NATIONAL

An interim separate state

CHENNAI Nov. 1. Only those who believed that the Liberation Tigers of Tamil Eelam (LTTE) had toned down its demands will be surprised by the proposals for an "interim self-governing authority" that the group gave to the Sri Lankan Government on Friday and announced publicly today.

The sweeping powers that the LTTE wants cover nearly all aspects of governance and seek to legitimise the de facto control that it already has in a hyphenless "NorthEast" Sri Lanka and its claim to be the only voice of the Tamil people. The LTTE makes this clear in the preamble, which states that "the LTTE exercises effective control and jurisdiction over the majority of the NorthEast area of the island of Sri Lanka," and is the "authentic representative" of the Tamils.

Not so explicitly, the document foreshadows a separate state.

The "Interim Self-Governing Authority" (ISGA) that the Tigers envisage will raise revenues, impose taxes and maintain law and order. The ISGA of the LTTE document will also have "power to alienate and determine the appropriate use of all land" in the North-East. These powers by themselves do not pose a threat to the territorial integrity of a state.

An outline for a separate state is visible in the powers that the LTTE wants in two other areas of governance: judiciary and elections. In the areas of the North-East where its writ runs, the LTTE has already established a judiciary and a legal system independent and different from the Sri Lankan system. The ISGA document says, "separate institutions for the administration of justice shall be established for the NorthEast and judicial powers shall be vested in such institutions". The document does not state whether these institutions will come under the Sri Lankan Supreme Court.

The LTTE also wants the power to appoint an "independent Election Commission" to conduct elections for the ISGA at the end of a proposed five-year appointed term for the Authority. The text is not clear if the word "independent" relates to autonomy from the LTTE or from the Sri Lankan Election Commission.

The document says the process for reaching a final settlement "remains ongoing" and elections will be held only if no such settlement has been reached and implemented by the end of the five-year period. At another place it says after four years, if no final agreement has been reached, there should be negotiations for "adding, clarifying and strengthening" the ISGA. Read together, the two evidently mean that at the end of five years, the LTTE wants Tamils to vote for an ISGA reinforced with more powers than contained in this document.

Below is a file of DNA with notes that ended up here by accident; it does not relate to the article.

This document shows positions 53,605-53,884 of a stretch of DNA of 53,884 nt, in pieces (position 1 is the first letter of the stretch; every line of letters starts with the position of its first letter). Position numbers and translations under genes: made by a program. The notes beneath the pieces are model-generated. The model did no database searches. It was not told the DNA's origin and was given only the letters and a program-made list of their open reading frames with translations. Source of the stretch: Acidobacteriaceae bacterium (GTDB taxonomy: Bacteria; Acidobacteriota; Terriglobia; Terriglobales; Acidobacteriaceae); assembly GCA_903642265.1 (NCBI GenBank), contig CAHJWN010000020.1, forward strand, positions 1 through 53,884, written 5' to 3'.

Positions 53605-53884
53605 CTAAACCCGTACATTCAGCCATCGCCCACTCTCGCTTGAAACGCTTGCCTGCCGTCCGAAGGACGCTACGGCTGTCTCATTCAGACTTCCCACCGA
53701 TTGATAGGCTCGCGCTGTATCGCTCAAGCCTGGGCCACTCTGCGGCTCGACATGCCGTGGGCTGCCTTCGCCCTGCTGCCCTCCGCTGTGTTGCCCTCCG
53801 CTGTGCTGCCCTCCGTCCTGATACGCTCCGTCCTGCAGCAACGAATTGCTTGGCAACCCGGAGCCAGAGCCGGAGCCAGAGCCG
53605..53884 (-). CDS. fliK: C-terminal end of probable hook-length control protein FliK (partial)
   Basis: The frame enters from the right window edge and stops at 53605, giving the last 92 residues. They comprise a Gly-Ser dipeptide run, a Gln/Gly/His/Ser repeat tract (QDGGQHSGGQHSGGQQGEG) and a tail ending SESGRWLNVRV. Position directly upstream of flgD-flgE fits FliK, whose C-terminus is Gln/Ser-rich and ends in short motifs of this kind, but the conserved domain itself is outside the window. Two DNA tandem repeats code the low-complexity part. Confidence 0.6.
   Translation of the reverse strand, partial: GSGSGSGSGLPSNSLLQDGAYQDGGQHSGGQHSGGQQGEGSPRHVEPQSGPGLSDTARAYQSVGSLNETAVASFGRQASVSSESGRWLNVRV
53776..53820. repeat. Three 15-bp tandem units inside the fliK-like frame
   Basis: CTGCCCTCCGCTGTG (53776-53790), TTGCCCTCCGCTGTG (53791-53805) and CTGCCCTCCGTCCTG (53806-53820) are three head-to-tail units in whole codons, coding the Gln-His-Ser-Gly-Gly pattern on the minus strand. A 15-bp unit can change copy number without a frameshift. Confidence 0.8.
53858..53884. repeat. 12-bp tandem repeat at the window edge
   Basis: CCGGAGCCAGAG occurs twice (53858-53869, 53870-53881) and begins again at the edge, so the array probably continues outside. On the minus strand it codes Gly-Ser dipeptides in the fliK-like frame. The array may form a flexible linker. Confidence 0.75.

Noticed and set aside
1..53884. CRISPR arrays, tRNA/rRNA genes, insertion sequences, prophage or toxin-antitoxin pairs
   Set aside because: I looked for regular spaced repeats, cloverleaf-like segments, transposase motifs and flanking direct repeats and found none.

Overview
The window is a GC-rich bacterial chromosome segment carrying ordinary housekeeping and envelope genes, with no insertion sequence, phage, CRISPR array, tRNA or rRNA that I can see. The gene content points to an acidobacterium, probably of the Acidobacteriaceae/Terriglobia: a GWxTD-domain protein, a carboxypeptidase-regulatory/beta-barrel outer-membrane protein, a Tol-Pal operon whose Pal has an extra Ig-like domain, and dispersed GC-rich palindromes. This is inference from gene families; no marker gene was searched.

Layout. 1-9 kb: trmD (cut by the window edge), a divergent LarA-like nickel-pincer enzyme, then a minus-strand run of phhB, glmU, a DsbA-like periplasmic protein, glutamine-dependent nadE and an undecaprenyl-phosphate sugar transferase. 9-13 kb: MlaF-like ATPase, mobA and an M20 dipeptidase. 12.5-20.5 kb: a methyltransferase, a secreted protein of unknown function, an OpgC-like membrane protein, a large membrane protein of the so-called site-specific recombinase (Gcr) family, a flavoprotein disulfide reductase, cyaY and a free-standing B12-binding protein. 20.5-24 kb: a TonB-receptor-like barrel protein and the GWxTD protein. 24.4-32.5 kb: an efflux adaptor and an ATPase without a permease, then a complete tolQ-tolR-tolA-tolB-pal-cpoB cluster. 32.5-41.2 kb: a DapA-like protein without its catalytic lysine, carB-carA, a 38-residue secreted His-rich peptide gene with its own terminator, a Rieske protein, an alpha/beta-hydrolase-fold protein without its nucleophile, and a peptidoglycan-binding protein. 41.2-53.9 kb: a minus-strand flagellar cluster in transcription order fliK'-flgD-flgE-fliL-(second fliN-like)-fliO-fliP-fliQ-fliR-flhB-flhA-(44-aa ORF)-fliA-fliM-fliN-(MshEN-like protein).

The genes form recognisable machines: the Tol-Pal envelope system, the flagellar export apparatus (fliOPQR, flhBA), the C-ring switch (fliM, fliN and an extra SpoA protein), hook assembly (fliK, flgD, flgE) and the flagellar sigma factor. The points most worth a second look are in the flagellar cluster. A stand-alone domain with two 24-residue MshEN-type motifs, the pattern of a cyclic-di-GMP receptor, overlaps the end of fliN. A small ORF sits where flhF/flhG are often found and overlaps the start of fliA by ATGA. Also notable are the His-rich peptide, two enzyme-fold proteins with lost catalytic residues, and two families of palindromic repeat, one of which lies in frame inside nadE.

In the entire document, there is no mention of the word federal, or even confederacy or devolution. The document does not envisage any organic link with the Sri Lankan state. Rather, it demands "plenary powers" for the ISGA. The new shorter Oxford Dictionary defines plenary as "complete, entire, perfect, not deficient in any element or respect; absolute, unqualified." The proposals bear no resemblance to the Sri Lanka Government's own proposals for a North-East interim administration, which it presented to the LTTE last July. In a terse reaction to the LTTE plan, the Government today said it differed from its own in "fundamental respects".

The Government of Sri Lanka figures in the LTTE document only in three contexts: the vacation of Tamil lands by the Sri Lankan armed forces and compensation by the Sri Lankan state to those whose lands were taken over by the armed forces during the war; to state that the ISGA will control all funds allocated by the Sri Lankan Government to it and those flowing to the Sri Lankan Government from international aid agreements for the North-East; and in the composition of the ISGA, in which there is a provision for government representation.

The LTTE makes no bones that it wants the composition of the ISGA "to ensure an absolute majority" for itself. In order to accommodate its oft-repeated commitment to pluralism, the LTTE has proposed Sinhala and Muslim participation in the ISGA, but "subject" to its own majority.

The document says "representatives of the Muslim community have the right to participate in the formulation of their role in the ISGA" but does not offer any more clarity on this complicated and sensitive issue.

Of direct interest to India is the proposal that the LTTE-dominated ISGA will have control over the marine and offshore resources of the "adjacent (to the north-east) seas and the power to regulate access thereto". Implicit in this is a proposal for the recognition of the LTTE sea wing and for a maritime boundary dividing Sri Lankan territorial waters. That will leave the Sea Tigers in charge on one side of Sri Lanka's international boundary line with India.

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